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In The News | 10th July 2024 | Latest Rail News

Click here to listen to the latest rail news on Wednesday, 10th July 2024.

InTheNews: The latest rail news on Wednesday, 10th July 2024

Royal Mail will stop using trains to transport post in a move that brings nearly two centuries of mail rail to an end.

An article on the Daily Mail website says the postal service will inform staff today that it is planning to sell off its freight trains and switch to road deliveries.

The shake-up comes after bosses at Royal Mail’s owner International Distribution Services agreed to sell the company to ‘Czech Sphinx’ Daniel Kretinsky for £3.5billion.

The new Labour government says it is “urgently exploring options” to save the Hitachi Rail factory in County Durham.

An article on the Chronicle Live says Sir Keir Starmer, Rachel Reeves, and new transport secretary Louise Haigh have all committed over recent weeks and months that a Labour administration would act to protect the major trainbuilding plant in Newton Aycliffe, where hundreds of jobs are at risk due to a gap in orders.

Labour had claimed that the previous Tory government had the power to save the factory “with the stroke of a pen” by extending the manufacturing giant’s existing contracts, pledging it would do that if it were in power and then also deliver a long-term strategy that would end a “boom-and-bust cycle” for the rail industry.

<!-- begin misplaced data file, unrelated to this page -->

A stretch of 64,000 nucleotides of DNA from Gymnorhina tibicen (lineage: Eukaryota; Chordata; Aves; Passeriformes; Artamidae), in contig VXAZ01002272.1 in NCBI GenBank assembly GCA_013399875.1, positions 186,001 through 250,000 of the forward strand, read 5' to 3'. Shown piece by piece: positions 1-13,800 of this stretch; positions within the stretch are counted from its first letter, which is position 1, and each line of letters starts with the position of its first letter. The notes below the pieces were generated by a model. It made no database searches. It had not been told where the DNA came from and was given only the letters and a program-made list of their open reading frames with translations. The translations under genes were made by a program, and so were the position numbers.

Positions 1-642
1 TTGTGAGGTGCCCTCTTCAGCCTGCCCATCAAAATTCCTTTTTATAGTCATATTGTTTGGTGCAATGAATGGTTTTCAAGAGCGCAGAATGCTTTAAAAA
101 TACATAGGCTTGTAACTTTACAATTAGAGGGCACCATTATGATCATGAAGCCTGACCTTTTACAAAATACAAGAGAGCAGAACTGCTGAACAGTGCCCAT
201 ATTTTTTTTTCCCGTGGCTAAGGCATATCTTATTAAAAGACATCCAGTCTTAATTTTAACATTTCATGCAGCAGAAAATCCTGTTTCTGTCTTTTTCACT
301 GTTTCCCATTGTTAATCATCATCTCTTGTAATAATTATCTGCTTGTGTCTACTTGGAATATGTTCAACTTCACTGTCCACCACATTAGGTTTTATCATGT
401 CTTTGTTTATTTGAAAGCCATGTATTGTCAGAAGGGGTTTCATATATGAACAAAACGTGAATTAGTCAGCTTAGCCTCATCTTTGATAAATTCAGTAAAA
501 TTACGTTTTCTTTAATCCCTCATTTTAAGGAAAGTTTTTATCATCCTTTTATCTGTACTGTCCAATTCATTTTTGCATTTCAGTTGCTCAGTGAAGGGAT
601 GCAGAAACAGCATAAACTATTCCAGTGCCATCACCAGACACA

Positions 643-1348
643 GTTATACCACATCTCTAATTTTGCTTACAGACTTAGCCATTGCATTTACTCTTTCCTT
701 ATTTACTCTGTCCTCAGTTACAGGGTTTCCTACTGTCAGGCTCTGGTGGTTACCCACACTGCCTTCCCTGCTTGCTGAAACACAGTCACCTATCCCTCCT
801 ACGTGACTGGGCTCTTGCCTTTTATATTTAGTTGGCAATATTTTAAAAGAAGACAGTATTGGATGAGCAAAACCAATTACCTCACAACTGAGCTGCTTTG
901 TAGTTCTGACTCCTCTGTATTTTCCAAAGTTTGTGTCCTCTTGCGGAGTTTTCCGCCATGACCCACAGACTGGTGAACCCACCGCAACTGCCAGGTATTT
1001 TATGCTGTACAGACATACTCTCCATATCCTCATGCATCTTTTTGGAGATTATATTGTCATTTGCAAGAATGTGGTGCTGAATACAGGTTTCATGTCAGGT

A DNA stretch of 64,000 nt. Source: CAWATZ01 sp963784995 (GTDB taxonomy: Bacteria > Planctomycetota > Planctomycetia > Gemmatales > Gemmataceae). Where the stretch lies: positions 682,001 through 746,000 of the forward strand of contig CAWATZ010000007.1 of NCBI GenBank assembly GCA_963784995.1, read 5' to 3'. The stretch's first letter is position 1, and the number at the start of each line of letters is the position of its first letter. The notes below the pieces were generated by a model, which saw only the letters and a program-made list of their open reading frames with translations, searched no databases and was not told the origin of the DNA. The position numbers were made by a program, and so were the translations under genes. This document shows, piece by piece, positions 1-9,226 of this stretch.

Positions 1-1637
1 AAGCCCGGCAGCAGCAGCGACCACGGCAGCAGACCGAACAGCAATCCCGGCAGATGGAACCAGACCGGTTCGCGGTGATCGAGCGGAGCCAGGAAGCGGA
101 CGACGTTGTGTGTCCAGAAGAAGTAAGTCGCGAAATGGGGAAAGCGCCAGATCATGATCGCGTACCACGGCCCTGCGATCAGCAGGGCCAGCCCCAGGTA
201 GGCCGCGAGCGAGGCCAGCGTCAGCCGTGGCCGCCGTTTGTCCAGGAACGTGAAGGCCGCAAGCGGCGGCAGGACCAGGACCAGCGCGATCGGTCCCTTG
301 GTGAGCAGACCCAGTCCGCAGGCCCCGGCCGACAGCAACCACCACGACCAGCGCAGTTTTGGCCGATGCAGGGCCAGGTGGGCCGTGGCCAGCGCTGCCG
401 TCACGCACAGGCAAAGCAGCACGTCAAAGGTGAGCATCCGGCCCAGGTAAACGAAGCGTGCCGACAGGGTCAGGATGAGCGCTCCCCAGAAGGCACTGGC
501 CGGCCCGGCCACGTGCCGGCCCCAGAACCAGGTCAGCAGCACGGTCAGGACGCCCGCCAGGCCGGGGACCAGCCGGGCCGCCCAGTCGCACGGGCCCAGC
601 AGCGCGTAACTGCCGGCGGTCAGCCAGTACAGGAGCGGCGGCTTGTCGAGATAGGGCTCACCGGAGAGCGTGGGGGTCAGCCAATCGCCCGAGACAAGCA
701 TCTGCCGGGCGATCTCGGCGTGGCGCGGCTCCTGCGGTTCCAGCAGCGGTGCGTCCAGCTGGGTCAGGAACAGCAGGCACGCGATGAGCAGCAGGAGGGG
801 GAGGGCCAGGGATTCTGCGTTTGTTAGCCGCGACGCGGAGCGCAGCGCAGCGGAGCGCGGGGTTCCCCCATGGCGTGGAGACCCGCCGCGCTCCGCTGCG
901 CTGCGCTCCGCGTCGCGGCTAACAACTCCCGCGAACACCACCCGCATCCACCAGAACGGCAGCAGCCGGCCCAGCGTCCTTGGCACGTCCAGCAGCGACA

Sadiq Khan has said that the Northern line will most likely not get new trains for another 15 years. An article on the My London website says the Mayor of London said that Transport for London (TfL) is doing ‘the best it can’ to cope with technical issues encountered with the current 1990s stock.

He added that, in order to design, build and install new stock on the line, more funding would be needed from the newly elected Labour government. Engineers are currently having to deal with problems with trains’ traction power system and the availability of spare parts.

The North Yorkshire Moors Railway (NYMR) Trust Board has announced the appointment of Laura Strangeway as Chief Executive Officer (CEO) of the NYMR.

After a great level of interest from candidates and an extensive process, Laura was chosen as the best person for the job after performing the role of Acting CEO since the resignation of Chris Price.

Laura brings with her a wealth of experience in tourism and heritage management and a passionate commitment to preserving and enhancing the cultural legacy of one of the UK’s most beloved heritage railways.

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